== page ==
Tag Archives: Children

Cannabis drug cuts seizures in children with severe epilepsy in trial

A new drug derived from cannabis has been shown to reduce the convulsive seizures experienced by children with a severe form of epilepsy by nearly a half – and in a small number, stop them altogether.

Doctors involved in the trials say the drug could change the lives of thousands of children for whom there is little treatment, and might also help children and adults with more common forms of epilepsy.

Dravet syndrome, which affects one in 40,000 children in the UK, can cause life-threatening convulsions several times a day. The trial at Great Ormond Street children’s hospital in London and centres in the US and Europe was launched because some parents desperate to help their children told of improvements after giving them cannabis derivatives bought on the internet.

“There was a lot of interest on the internet three to four years ago,” said Prof Helen Cross, a consultant in paediatric neurology at Great Ormond Street. That led to the trial of a carefully formulated pharmaceutical form of cannabidiol with virtually no THC (tetrahydrocannabinol), which is responsible for psychoactive effects.

“This is cannabidiol. It is not the oils that are available over the internet and the results cannot be ascribed to that,” she said. “Families should not be feeling this is something they should be able to get [for themselves]. This is a pharmaceutical product.”

The trial involved 120 children, aged two to 18, with an average age of nine. They were randomly assigned to take either cannabidiol in liquid form twice a day or a placebo. Neither the families nor the doctors knew which children were getting the active drug.

On average, the seizures experienced by the children were reduced by nearly 40% and 43% of those taking cannabidiol saw their seizures cut by half. Three children – 5% – stopped having seizures altogether. There were side-effects, which included drowsiness, fatigue, diarrhoea and reduced appetite – but these are similar to those caused by other epilepsy drugs.

The drug is not a cure, however. Cross said seizures returned in those who had stopped the drug. Children would probably be on the medication for life.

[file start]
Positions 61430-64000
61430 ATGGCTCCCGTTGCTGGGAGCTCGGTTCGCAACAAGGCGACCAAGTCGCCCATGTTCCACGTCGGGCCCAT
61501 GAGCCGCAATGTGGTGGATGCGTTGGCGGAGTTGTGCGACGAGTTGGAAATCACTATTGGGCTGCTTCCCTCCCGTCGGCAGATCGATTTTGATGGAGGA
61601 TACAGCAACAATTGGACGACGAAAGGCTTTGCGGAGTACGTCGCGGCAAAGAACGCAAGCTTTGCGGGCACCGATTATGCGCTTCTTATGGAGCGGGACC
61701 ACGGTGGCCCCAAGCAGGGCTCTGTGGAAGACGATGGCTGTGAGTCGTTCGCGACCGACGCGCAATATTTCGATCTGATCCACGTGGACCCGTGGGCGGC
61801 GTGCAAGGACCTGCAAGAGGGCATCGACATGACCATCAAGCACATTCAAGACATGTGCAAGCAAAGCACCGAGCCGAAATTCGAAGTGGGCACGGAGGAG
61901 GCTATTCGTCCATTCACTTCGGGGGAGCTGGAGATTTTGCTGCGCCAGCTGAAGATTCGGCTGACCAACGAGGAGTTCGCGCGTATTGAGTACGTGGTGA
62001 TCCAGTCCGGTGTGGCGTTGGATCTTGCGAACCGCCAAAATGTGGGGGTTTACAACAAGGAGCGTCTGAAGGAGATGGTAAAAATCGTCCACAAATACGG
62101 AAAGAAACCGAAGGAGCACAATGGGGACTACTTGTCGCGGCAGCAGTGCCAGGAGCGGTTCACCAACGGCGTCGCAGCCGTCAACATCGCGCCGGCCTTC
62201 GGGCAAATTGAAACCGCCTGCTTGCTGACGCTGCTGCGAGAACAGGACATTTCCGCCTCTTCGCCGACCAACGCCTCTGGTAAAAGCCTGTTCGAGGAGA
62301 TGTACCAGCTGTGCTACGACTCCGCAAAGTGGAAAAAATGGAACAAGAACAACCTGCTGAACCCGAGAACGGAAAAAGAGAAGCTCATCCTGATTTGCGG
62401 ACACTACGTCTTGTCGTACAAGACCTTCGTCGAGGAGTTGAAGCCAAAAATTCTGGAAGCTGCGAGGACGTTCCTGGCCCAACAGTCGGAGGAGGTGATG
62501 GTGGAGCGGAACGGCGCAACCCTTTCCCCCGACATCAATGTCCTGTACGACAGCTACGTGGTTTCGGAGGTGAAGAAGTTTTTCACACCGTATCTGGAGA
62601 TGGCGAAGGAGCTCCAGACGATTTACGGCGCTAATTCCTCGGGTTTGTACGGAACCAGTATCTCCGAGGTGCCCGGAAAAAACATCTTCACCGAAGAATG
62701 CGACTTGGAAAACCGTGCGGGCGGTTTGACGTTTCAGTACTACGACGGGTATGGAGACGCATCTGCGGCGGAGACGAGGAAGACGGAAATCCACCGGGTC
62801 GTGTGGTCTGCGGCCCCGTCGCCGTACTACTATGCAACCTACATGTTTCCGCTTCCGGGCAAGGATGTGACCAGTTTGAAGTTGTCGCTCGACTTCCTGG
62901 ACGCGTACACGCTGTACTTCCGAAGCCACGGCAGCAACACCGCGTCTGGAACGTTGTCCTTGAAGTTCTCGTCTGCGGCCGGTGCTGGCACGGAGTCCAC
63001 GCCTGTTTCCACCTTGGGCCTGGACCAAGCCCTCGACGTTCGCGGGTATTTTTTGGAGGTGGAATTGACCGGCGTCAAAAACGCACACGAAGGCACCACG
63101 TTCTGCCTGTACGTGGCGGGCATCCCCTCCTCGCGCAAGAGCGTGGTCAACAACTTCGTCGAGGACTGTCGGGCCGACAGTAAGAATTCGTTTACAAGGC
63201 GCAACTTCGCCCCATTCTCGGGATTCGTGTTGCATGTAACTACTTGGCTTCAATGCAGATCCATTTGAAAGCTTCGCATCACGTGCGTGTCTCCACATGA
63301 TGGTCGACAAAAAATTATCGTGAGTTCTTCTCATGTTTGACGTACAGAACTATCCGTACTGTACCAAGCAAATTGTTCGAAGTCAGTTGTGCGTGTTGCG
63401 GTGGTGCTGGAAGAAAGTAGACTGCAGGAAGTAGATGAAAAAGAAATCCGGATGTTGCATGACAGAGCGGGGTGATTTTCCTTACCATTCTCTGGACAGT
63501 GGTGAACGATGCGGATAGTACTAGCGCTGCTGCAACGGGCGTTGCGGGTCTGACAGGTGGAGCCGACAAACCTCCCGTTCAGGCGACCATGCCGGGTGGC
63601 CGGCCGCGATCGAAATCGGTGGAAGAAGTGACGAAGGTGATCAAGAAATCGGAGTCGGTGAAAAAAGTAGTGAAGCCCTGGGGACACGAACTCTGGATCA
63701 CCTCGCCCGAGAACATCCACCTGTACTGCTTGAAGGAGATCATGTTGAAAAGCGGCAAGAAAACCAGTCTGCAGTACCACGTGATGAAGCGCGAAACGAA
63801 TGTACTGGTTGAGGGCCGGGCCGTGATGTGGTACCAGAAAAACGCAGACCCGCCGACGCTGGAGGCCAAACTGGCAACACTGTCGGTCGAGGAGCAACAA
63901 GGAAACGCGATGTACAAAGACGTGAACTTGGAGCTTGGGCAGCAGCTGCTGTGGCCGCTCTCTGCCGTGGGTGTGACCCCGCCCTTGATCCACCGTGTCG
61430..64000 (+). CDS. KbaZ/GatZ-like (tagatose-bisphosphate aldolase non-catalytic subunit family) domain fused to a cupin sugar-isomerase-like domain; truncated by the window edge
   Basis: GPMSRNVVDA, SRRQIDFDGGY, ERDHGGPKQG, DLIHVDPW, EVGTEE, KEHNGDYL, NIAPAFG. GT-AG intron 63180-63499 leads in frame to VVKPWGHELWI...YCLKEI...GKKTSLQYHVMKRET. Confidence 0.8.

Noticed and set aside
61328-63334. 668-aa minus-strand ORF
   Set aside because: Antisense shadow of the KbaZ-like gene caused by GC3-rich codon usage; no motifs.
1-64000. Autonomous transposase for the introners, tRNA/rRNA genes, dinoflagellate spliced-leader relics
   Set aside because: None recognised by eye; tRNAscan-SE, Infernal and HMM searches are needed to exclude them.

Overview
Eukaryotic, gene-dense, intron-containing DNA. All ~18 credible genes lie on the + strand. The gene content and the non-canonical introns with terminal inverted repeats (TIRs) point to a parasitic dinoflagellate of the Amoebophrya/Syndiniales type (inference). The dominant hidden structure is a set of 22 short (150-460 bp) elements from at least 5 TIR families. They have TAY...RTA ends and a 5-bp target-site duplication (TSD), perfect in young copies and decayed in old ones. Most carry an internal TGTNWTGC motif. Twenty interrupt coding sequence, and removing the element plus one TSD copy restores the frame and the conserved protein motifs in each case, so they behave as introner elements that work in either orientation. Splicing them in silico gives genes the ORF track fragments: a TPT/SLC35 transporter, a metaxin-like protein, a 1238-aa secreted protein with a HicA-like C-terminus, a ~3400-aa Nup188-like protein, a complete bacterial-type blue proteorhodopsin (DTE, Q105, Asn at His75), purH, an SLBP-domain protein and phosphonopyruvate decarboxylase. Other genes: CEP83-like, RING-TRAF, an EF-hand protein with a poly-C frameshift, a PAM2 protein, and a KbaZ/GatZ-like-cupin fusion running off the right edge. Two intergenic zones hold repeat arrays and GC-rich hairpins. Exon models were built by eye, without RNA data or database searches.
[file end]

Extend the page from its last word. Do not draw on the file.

There is a need for more and better epilepsy drugs. A third of people with epilepsy do not respond to those that exist. Doctors think cannabidiol may work in at least some of those cases too, although the reason it works in the case of Dravet syndrome is unclear. “I have to say we don’t know,” said Cross. But asked whether it could be effective in other children and adults, she said, “Probably, yes.”

In young women, there has been concern over the drug sodium valproate, which can cause birth defects. Women and girls who may get pregnant are faced with deciding whether to stop taking a drug that may successfully keep their epilepsy under control.

Cross said cannabidiol may also prove to be an option for them, although trials would need to be done.

The results of the trial are published in the New England Journal of Medicine. In a commentary in the journal, Samuel Berkovic, from the Epilepsy Research Centre of the University of Melbourne, called medicinal cannabis “a hot-button issue in the treatment of epilepsy”, after anecdotal reports in the media of “spectacular results, coupled with the allure of using a ‘natural’ compound and long-held beliefs surrounding its recreational use”.

The trial was the beginning of solid evidence for the use of cannabinoids in epilepsy, but more research was needed, he said.

GW Pharmaceuticals, which makes the drug, will apply for a licence to the authorities in the US and Europe. If it is approved, the National Institute for Health and Care Excellence will have to assess the drug for cost-effectiveness before it can be used in the NHS.

Cannabis drug cuts seizures in children with severe epilepsy in trial

A new drug derived from cannabis has been shown to reduce the convulsive seizures experienced by children with a severe form of epilepsy by nearly a half – and in a small number, stop them altogether.

Doctors involved in the trials say the drug could change the lives of thousands of children for whom there is little treatment, and might also help children and adults with more common forms of epilepsy.

Dravet syndrome, which affects one in 40,000 children in the UK, can cause life-threatening convulsions several times a day. The trial at Great Ormond Street children’s hospital in London and centres in the US and Europe was launched because some parents desperate to help their children told of improvements after giving them cannabis derivatives bought on the internet.

“There was a lot of interest on the internet three to four years ago,” said Prof Helen Cross, a consultant in paediatric neurology at Great Ormond Street. That led to the trial of a carefully formulated pharmaceutical form of cannabidiol with virtually no THC (tetrahydrocannabinol), which is responsible for psychoactive effects.

“This is cannabidiol. It is not the oils that are available over the internet and the results cannot be ascribed to that,” she said. “Families should not be feeling this is something they should be able to get [for themselves]. This is a pharmaceutical product.”

The trial involved 120 children, aged two to 18, with an average age of nine. They were randomly assigned to take either cannabidiol in liquid form twice a day or a placebo. Neither the families nor the doctors knew which children were getting the active drug.

On average, the seizures experienced by the children were reduced by nearly 40% and 43% of those taking cannabidiol saw their seizures cut by half. Three children – 5% – stopped having seizures altogether. There were side-effects, which included drowsiness, fatigue, diarrhoea and reduced appetite – but these are similar to those caused by other epilepsy drugs.